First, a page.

Peterman’s first NFL appearance, in relief of Taylor against the New Orleans Saints last November, was promising: He completed 7 of 10 passes for 79 yards and a touchdown in limited action. Peterman got the start the next week against the Los Angles Chargers and threw five (!) interceptions in the first half, resulting in a 17.9 passer rating, before he was benched. That figure is less than half the rating he would have produced if he just threw every pass to the ground (39.6). If you’re only throwing incompletions, you’re hurting your team. If what you’re doing is even worse than that, you’re eviscerating it.
He ended his 2017 campaign, two starts in four games, by completing 49.0 percent of his passes for 252 yards, two touchdowns and five interceptions. His Total Quarterback Rating was good enough to win a mere 14 percent of games, roughly equivalent to a 2-14 season.
His first start of 2018 didn’t go much better. Before being benched, Peterman completed 5 of 18 passes for 24 yards and two interceptions — yielding a 0.0 passer rating — and was sacked three times. The outing was so bad that his passer rating actually increased from 1.7 to 4.9 after an incomplete pass.
Given the utterly inexplicable situation the Bills created for themselves, starting Allen is the least bad option. But as Rodger Sherman says, it’s still a really bad situation:
Regardless of Allen’s talent, it will be hard for him to shine amid the rotting offense he is expected to lead. The Bills lost three of last season’s starters on the offensive line in center Eric Wood, left guard Richie Incognito, and left tackle Cordy Glenn. They also lost tackle Seantrel Henderson, who started Week 1 for the Texans. Buffalo replaced these players with nobody. The two free-agent linemen the Bills signed, tackle Marshall Newhouse and center Russell Bodine, both failed to win starting jobs out of training camp. The Bills slid Vladmir Ducasse from right to left guard to replace Incognito and are starting players who began last season as backups at left tackle, center, and right guard.
The Bills’ other glaring weakness was wide receiver. Instead of paying potentially competent players at the position, their big addition was Jeremy Kerley [now released! –ed.], who was the Jets’ third receiver last year. Buffalo’s receiving corps, the weakest in football, is led by Kelvin Benjamin, who is a worrisome no. 1 option.
Who did the Bills add in free agency? Their biggest signing was Star Lotulelei, a defensive tackle who was brought in to bolster the run defense. One problem, though: Lotulelei’s run defense has suffered a huge drop-off the last two seasons.
Instead of getting good players for the 2018 season, the Bills have kept their cash and assets for the future. They’ll have 10 picks in next year’s draft and the second-most cap room to spend on free agents in the 2019 offseason. But the Bills haven’t built with the long term in mind. In this year’s draft, the front office traded up three times: twice to get Allen (at a huge disadvantage in terms of draft pick value) and once to get linebacker Tremaine Edmunds. Those aren’t moves made by a team looking to build for the future.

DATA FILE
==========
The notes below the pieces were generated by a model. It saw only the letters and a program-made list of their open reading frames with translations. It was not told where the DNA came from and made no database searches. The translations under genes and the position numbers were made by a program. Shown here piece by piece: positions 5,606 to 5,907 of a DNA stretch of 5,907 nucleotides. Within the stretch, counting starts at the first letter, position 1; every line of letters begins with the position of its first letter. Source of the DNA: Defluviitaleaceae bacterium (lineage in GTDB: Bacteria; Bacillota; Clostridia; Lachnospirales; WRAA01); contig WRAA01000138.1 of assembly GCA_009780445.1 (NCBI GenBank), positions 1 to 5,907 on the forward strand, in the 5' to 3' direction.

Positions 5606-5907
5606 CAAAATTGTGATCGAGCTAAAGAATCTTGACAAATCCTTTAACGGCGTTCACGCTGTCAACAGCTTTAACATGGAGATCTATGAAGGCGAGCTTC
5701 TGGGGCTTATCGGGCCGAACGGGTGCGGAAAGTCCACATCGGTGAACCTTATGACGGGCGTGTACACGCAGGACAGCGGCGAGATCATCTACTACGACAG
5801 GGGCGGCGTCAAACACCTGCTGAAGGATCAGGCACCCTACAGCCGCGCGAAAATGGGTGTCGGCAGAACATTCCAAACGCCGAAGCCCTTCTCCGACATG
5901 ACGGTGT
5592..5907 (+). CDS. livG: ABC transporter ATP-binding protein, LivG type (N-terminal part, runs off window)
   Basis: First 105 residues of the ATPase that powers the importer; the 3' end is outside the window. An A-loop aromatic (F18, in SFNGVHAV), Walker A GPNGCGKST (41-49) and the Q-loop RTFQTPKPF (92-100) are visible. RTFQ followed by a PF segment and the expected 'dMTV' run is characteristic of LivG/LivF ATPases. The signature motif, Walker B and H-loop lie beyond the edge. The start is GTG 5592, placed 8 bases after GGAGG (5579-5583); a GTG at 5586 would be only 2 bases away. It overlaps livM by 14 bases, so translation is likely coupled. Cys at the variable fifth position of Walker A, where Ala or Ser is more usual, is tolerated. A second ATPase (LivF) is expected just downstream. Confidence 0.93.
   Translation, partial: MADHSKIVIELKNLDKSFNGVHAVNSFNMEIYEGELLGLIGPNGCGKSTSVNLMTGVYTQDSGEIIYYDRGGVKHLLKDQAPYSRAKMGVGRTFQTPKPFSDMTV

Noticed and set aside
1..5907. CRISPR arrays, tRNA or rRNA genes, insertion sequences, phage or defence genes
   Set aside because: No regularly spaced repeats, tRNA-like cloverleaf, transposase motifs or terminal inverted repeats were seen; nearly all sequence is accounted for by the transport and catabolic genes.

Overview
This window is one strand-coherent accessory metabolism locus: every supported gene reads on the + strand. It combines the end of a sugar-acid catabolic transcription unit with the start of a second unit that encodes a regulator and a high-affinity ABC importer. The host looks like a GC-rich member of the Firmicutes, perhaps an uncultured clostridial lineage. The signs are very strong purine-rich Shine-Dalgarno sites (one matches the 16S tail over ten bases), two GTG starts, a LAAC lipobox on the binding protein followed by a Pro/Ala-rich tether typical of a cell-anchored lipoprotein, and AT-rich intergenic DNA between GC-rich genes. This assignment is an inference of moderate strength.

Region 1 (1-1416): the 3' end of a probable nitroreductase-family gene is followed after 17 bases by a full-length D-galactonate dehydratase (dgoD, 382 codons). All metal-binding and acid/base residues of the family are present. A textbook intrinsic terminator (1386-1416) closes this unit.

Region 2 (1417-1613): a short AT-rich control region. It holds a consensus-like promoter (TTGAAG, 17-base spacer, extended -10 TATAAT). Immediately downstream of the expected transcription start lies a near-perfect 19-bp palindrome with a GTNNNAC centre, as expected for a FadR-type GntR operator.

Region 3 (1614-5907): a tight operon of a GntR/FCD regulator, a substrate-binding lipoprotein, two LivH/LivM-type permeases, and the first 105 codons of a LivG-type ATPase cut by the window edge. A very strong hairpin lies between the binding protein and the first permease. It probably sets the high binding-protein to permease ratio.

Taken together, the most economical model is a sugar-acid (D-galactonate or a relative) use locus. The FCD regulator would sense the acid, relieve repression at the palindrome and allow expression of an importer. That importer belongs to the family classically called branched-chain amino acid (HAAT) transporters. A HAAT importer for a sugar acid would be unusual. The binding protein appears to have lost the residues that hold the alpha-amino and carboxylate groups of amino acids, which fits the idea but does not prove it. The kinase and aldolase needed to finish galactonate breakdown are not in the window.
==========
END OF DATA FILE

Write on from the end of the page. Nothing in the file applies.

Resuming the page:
It is true that Allen has shown evidence in both the pre-season and his mop-up in Week 1 of the tools that caused scouts to overlook his substandard performance. His arm is a true cannon, beyond a generic Strong Arm of the Hackenberg variety. (As Mina Kimes says, his throws look like Aroldis Chapman fastballs. This actually strikes me as a mixed blessing — if you’re a wideout would you rather try to catch a Chapman fastball or a nice Tom Brady changeup that gets where it’s supposed to be when it’s supposed to be there? — but it’s different, and I suppose if you need Allen to do something unprecedented that’s what you’re looking for.) He also has surprisingly nimble footwork for a big guy. There’s no way the risk/reward justifies making him a top 10 pick, but carefully nurtured by a good coach in a good offensive infrastructure like New England or Kansas City or the Rams…he might turn into something.
But it would be difficult for a relatively polished, pro-ready rookie to succeed with a bad o-line, terrible receivers, a gimpy 30-year-old RB coming off a mediocre season, and a replacement-level-to-be-generous offensive coordinator. And Allen is miles from polished or pro-ready. And what’s weird is that the situation is unnecessarily dire. They could have kept Taylor and/or McCarron rather than making the only alternative to starting Allen immediately a non-prospect with a Hackenbergesque body of work. They let affordable, quality receivers go to LA and New England for no obvious reason. The decision to move on from Watkins is more understandable but they’ve now moved from a disappointment from the 2014 draft to a near-bust from the 2014 draft. They traded their left tackle, knowing they had already suffered major losses to the line. Basically, they’ve somehow managed to combine the worst of old-school bullshit with the worst of extreme-tanking “analytics.” Sure, they were going to be bad this year anyway, so some will argue they should just strip the team to the studs — it’s worked for Buffalo’s NHL team, right? Right? Only 1)players don’t develop — or not develop — in a vacuum and 2)while they have a lot of cap space in 2019 how many premium free agents are looking to come to a ghastly team in small cold-weather city? Why would you draft a tools project like Allen and then create a situation when you’re going to have to almost immediately start him with no surrounding talent, running an offense designed by the mastermind behind the 2012 Kansas City Chiefs and 2010 Cleveland Browns?
But, hey, sports blogging thrives on trainwrecks, and between this and the astonishing return of Jon Gruden do we ever have some trainwrecks.